Yeah, we got one, too.
Begin at the Beginning. Please?
I have been making an unofficial list of the “world’s most commonly used writing axioms,” and I’m pretty sure in media res needs to be on there. In media res means “in the middle of things.”
It is advice given to writers to start their stories with an action that will capture the reader’s attention. This action should be compelling—it cannot waste too many precious words on exposition, or setting the scene. This action should inspire curiosity.
So far, so good. In the last twenty years, however, in media res has taken on a much narrower definition. Now it means something like: Choose a scene from the middle of your narrative (when approached in a chronological sense), then spend the next chunk of the story leading up to it again until the reader can figure out just exactly what the first scene meant after all.
In media res was originally used as a tool for selection; that is, it helped Greek playwrights figure out where to begin their narrative. Presenting a scene first indicates its importance to the whole, just as deciding which scene will come last indicates the dramatist’s moral intent through the fate of the characters. A certain scene was chosen to initiate the action, to begin the entertainment.
But the dramatist did not go back and fill in the details of what happened previously—it was assumed that the audience would already have this information (which battle had been fought, who had been the victor, what situation these characters found themselves in, etc.).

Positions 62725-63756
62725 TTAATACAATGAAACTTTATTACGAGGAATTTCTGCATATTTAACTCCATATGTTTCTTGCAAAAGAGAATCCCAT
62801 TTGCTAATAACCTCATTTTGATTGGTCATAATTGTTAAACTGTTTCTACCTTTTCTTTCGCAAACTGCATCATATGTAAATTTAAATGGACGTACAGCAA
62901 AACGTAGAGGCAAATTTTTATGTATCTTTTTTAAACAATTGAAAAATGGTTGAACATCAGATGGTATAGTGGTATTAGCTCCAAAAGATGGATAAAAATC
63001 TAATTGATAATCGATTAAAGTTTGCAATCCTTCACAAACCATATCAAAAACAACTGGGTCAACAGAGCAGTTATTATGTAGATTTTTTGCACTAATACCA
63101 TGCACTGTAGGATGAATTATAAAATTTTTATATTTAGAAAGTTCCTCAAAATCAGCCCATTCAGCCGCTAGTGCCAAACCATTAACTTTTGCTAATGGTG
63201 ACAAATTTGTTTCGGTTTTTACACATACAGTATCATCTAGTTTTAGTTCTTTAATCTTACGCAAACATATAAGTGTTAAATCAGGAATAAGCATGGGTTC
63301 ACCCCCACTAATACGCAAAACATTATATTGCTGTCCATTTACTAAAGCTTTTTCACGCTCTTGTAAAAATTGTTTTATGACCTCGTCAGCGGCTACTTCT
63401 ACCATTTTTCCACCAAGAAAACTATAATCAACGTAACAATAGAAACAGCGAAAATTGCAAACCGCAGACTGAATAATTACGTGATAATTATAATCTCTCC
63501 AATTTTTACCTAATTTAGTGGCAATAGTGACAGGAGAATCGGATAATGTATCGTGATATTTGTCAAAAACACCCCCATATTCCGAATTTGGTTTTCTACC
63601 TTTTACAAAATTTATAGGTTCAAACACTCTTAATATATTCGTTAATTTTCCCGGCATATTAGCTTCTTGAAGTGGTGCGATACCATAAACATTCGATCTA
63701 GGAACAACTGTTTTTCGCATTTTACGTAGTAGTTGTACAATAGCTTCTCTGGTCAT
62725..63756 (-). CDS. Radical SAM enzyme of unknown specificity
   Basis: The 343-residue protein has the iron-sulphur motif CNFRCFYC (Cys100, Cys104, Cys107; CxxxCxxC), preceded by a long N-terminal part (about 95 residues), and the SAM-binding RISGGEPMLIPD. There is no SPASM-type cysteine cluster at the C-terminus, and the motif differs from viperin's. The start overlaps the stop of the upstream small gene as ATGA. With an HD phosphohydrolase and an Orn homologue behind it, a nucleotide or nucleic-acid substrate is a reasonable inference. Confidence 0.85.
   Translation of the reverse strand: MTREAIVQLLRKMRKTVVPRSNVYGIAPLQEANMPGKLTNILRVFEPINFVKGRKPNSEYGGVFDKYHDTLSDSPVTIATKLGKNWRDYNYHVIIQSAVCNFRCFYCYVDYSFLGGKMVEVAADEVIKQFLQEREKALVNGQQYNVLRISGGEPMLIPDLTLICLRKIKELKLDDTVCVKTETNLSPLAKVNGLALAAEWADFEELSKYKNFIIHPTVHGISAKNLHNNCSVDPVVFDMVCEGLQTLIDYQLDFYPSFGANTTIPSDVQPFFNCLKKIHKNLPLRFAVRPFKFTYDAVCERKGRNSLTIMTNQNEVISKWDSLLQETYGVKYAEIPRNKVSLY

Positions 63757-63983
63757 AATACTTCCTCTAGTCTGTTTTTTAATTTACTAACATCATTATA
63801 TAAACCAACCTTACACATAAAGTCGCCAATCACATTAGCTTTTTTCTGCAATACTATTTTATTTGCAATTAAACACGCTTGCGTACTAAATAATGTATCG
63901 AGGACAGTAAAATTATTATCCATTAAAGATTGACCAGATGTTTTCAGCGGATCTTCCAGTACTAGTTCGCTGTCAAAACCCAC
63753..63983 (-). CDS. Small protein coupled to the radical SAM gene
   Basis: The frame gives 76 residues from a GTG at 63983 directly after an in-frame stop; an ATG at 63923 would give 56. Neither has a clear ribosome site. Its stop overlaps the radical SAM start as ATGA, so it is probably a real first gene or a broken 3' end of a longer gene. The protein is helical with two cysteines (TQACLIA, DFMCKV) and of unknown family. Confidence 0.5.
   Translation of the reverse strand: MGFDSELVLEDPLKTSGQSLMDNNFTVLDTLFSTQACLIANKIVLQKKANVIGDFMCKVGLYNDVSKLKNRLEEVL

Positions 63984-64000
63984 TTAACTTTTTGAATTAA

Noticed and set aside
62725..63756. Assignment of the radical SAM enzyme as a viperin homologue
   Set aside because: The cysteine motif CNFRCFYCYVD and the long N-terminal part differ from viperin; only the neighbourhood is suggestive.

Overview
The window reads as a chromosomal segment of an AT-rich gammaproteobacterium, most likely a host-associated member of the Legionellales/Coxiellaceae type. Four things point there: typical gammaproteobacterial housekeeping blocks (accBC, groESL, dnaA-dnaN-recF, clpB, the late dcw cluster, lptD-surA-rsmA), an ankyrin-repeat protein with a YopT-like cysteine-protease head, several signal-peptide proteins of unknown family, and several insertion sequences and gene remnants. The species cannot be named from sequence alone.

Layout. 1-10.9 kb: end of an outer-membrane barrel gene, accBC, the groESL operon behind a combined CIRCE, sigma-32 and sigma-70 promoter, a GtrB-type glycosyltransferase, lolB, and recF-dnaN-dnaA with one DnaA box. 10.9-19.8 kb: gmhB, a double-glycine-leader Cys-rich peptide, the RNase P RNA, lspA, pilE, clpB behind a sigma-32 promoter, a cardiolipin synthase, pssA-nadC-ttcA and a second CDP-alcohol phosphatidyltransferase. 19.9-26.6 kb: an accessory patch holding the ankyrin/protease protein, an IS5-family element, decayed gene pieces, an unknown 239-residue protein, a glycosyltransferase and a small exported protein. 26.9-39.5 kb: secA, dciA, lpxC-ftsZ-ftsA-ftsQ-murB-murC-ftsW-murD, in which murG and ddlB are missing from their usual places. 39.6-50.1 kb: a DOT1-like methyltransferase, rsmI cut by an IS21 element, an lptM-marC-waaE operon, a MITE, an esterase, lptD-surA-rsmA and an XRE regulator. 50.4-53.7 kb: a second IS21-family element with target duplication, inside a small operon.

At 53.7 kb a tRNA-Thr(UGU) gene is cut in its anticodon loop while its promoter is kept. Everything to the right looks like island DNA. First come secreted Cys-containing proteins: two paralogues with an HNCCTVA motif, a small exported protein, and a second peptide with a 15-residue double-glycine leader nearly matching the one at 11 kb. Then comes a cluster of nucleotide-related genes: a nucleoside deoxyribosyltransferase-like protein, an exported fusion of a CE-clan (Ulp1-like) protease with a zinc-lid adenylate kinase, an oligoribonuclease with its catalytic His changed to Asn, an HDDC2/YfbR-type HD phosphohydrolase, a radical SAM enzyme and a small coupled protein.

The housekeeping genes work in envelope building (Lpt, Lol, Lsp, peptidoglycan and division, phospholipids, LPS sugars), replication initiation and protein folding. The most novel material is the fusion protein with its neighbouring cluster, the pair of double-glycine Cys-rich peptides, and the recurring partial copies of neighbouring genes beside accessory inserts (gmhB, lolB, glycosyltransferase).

By contrast, today’s writer who begins in media res starts us off with a lone, out-of-sequence scene… and then what can amount to half the book is told in essence as a flashback. It is disconcerting to us readers because, basically, we forget about the scene that started everything off except for harboring a mild curiosity as to why it has been given such special placement and when it might recur.
I would argue for two ways out of this current dilemma.
First, if you are going to begin with a scene from the middle of the narrative, why not continue to utilize the narrative possibilities of flashbacks and multiple concurrent timelines to ensure that your first scene does not look like an ugly duckling?
The second and perhaps simpler solution to the in media res dilemma is that once you have begun in the “thick of it,” don’t backtrack. If your first scene engenders interest, if it implies a world where there is something at stake and immediately transports the reader into a situation with dramatic tension, why not just continue from there?